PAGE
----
Wladimir Klitschko has retired from boxing, ending all speculation of a possible rematch with heavyweight champion Anthony Joshua.
The 41-year-old lost to Joshua at Wembley in April after the Brit climbed off the canvas to secure a stunning knockout in the eleventh round, with both men taking huge kudos for an unforgettable heavyweight brawl in North London.
With a professional career ranging 21 years, ‘Dr. Steelhammer’ has notched up an impressive 64 wins, with 53 coming by the way of knockout, and only five losses on his record with the most recent two coming in the form of Tyson Fury and Anthony Joshua.
His legendary status has been secured for sometime in the boxing world, and despite finishing his career on a loss, the respect Klitschko gained for his efforts at Wembley Stadium will never be forgotten, and in some ways was a perfect way to bow out with the ‘changing of the guard’ in the heavyweight division.
Making his professional debut in 1996, Klitschko started as he meant to go on in demolishing Mexican Fabian Meza in Hamburg inside the first round. Notching up a further 16 wins, ‘Wlad’ made short work of a collection of heavyweight hopefuls ranging from Carlos Monroe, Salvador Maciel to the Congolese challenger Biko Botowamungu who was disqualified after his corner-man refused to leave the ring.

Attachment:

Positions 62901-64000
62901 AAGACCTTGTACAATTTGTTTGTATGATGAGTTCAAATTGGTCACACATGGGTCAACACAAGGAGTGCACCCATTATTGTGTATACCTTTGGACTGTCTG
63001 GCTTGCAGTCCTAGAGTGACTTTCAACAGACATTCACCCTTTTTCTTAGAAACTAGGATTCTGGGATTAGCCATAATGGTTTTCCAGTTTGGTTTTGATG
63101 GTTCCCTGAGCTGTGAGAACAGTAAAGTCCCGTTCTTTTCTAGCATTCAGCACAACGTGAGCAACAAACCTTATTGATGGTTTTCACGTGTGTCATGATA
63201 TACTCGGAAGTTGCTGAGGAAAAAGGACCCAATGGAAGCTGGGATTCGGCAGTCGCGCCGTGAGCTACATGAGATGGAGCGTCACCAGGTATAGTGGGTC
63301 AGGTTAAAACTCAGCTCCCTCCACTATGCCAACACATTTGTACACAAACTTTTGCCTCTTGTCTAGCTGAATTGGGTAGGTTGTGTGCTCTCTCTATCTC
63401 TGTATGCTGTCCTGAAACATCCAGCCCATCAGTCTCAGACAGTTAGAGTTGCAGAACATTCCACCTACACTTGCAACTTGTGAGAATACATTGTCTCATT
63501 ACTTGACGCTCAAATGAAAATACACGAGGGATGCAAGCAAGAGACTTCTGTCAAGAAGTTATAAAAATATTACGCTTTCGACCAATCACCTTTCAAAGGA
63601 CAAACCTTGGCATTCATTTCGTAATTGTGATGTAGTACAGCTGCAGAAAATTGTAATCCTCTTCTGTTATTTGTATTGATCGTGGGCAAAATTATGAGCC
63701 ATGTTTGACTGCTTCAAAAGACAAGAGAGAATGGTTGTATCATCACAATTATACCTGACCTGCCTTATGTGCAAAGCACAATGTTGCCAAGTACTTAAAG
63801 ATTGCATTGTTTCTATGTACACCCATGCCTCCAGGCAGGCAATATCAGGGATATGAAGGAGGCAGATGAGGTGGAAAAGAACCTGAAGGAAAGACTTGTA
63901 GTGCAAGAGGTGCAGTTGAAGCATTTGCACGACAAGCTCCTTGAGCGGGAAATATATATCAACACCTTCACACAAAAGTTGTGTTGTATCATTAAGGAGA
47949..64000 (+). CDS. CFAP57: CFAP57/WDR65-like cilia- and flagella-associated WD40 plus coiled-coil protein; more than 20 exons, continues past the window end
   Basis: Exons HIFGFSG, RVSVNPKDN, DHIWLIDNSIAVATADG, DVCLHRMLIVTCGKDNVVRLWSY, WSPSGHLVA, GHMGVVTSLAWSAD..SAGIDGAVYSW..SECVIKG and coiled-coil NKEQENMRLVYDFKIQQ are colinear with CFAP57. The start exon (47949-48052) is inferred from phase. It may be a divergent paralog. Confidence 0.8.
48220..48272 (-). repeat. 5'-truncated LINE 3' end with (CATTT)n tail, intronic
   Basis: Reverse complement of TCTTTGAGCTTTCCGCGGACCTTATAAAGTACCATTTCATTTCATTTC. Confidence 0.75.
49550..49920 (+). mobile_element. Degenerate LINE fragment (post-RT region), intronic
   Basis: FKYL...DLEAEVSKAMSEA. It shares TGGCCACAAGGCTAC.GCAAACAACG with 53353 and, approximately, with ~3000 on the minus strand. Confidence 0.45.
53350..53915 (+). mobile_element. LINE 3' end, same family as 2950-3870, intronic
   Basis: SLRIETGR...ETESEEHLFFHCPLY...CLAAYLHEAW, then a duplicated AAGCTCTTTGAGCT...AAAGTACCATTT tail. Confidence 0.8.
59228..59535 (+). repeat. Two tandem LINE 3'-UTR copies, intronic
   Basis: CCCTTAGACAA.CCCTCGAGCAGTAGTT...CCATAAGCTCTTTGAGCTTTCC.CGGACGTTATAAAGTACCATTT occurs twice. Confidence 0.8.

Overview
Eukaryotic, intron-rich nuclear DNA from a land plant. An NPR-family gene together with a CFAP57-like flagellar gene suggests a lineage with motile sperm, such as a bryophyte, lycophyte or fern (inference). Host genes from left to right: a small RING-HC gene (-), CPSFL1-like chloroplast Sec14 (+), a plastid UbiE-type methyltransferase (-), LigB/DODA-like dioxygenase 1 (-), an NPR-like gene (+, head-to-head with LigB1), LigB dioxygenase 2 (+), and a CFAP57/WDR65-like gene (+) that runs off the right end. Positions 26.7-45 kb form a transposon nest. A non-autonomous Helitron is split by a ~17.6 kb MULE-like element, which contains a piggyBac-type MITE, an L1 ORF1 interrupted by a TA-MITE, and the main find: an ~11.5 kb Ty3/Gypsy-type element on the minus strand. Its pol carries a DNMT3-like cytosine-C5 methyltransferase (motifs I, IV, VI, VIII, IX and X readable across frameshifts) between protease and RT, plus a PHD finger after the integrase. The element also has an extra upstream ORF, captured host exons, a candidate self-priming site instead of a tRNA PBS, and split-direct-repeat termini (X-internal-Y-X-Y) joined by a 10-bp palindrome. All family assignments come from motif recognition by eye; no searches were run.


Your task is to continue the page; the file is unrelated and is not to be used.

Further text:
He sealed his first world honour in 1998 after he knocked out American Marcus McIntyre in three rounds to claim the vacant WBC International heavyweight title, and from then on made several defences until reaching his first career stumbling block – losing his crown to Ross Purity in Ukraine.
Klitschko came back with a vengeance, and during a 16 fight winning streak ‘Dr. Steelhammer’ became WBO world champion after defeating Chris Byrd in a unanimous decision in Cologne.
Shock losses followed at the infamous hands of Corrie Sanders and Lamon Brewster, until the Ukrainian found a second-wind in his career and cemented his legacy as one of the most successful heavyweights of all time.
With wins over David Haye, Jean-Marc Mormeck, Hasim Rahman, Tony Thompson and Alexander Povetkin, Klitschko unified the division claiming the WBA (Super), IBF, WBO and Ring Magazine belts, in a stretch that would last until that fateful Dusseldorf night against Tyson Fury.
With a methodical, robotic style, Klitschko has struggled to find genuine fans outside of his home countries, but with dominance and professionalism lasting over two decades the sport has lost a true icon and more importantly a exemplary role model.
Klitschko has released the following statement on his website…
Enjoy retirement, champ!
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